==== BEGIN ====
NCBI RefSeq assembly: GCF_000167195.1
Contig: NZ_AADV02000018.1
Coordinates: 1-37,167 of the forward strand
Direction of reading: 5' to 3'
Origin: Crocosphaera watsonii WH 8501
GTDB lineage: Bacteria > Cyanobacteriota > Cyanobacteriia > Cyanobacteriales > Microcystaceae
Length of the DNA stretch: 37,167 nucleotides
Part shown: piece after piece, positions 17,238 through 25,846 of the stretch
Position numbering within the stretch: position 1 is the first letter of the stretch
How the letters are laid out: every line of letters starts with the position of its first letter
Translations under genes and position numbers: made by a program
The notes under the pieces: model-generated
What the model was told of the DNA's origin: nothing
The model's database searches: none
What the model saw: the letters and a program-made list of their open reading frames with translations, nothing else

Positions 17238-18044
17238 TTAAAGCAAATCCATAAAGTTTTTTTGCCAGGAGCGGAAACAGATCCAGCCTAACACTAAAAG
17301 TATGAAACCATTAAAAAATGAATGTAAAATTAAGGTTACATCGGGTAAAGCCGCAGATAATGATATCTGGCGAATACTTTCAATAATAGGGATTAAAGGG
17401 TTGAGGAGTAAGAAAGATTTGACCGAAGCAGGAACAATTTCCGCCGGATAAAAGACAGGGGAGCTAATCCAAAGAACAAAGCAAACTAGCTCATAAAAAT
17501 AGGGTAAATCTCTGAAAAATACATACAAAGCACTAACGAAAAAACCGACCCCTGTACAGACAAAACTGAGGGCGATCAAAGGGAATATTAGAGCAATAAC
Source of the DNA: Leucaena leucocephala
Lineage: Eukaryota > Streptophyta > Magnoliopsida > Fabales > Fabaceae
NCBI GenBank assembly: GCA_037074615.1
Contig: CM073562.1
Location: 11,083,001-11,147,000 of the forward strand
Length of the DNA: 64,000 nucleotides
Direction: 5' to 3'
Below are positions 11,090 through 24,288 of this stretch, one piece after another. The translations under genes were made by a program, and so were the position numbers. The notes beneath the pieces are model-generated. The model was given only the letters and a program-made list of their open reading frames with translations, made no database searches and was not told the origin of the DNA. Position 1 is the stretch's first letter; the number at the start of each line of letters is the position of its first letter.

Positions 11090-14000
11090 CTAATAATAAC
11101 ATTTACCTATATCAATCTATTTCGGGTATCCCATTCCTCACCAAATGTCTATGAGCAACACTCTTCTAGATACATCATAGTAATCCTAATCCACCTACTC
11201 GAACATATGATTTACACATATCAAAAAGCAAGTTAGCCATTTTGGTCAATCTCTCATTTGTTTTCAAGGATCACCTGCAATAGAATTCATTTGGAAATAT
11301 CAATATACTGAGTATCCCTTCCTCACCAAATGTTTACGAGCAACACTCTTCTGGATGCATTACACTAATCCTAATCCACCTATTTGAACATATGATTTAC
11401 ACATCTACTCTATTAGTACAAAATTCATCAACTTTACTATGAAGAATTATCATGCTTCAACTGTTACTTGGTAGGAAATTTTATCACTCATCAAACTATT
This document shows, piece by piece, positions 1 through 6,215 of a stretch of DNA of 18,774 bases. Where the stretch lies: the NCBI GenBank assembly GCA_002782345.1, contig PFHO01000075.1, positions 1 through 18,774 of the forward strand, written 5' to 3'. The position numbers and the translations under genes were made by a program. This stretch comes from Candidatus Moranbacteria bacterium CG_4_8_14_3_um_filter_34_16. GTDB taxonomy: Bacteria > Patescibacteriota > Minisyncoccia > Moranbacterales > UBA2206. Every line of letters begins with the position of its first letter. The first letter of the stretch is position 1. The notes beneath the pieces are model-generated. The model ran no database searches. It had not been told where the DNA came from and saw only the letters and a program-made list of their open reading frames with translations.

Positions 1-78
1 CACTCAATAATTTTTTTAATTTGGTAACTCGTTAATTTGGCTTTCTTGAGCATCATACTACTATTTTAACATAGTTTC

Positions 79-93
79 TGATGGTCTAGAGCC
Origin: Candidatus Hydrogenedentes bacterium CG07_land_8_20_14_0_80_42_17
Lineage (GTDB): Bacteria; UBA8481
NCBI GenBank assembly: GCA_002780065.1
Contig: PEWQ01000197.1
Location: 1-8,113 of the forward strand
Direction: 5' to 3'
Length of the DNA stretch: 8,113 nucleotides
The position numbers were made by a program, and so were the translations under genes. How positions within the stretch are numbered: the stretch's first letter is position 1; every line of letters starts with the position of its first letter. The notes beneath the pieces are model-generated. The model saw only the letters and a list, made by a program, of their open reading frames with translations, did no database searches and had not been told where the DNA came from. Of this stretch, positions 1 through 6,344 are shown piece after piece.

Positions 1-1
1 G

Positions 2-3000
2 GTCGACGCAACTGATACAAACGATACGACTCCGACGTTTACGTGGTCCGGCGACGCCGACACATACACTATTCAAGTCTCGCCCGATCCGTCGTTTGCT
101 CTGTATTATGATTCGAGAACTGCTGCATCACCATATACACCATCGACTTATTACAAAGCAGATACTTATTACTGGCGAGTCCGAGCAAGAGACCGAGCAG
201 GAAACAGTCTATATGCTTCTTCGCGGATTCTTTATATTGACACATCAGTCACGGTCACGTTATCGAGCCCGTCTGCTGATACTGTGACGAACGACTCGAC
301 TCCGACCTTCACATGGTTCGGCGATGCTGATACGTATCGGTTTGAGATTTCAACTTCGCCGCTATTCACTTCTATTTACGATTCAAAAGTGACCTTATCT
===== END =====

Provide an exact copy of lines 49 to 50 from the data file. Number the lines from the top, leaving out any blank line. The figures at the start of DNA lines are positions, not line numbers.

1 G

Positions 2-3000